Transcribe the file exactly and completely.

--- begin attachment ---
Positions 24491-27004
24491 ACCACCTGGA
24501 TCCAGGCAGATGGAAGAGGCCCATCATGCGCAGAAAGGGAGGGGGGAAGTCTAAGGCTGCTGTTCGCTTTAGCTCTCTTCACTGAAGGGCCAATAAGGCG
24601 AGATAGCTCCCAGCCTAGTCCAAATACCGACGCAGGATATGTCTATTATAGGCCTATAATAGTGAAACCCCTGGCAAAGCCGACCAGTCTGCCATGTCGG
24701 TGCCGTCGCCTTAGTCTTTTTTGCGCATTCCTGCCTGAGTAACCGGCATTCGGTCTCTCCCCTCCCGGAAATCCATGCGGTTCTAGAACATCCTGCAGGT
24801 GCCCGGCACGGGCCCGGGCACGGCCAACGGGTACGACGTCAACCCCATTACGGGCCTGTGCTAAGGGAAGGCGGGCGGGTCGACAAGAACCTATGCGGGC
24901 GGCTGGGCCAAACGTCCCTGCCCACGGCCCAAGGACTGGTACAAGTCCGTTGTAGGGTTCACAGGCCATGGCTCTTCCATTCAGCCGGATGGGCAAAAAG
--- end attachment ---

Positions 24491-27004
24491 ACCACCTGGA
24501 TCCAGGCAGATGGAAGAGGCCCATCATGCGCAGAAAGGGAGGGGGGAAGTCTAAGGCTGCTGTTCGCTTTAGCTCTCTTCACTGAAGGGCCAATAAGGCG
24601 AGATAGCTCCCAGCCTAGTCCAAATACCGACGCAGGATATGTCTATTATAGGCCTATAATAGTGAAACCCCTGGCAAAGCCGACCAGTCTGCCATGTCGG
24701 TGCCGTCGCCTTAGTCTTTTTTGCGCATTCCTGCCTGAGTAACCGGCATTCGGTCTCTCCCCTCCCGGAAATCCATGCGGTTCTAGAACATCCTGCAGGT
24801 GCCCGGCACGGGCCCGGGCACGGCCAACGGGTACGACGTCAACCCCATTACGGGCCTGTGCTAAGGGAAGGCGGGCGGGTCGACAAGAACCTATGCGGGC
24901 GGCTGGGCCAAACGTCCCTGCCCACGGCCCAAGGACTGGTACAAGTCCGTTGTAGGGTTCACAGGCCATGGCTCTTCCATTCAGCCGGATGGGCAAAAAG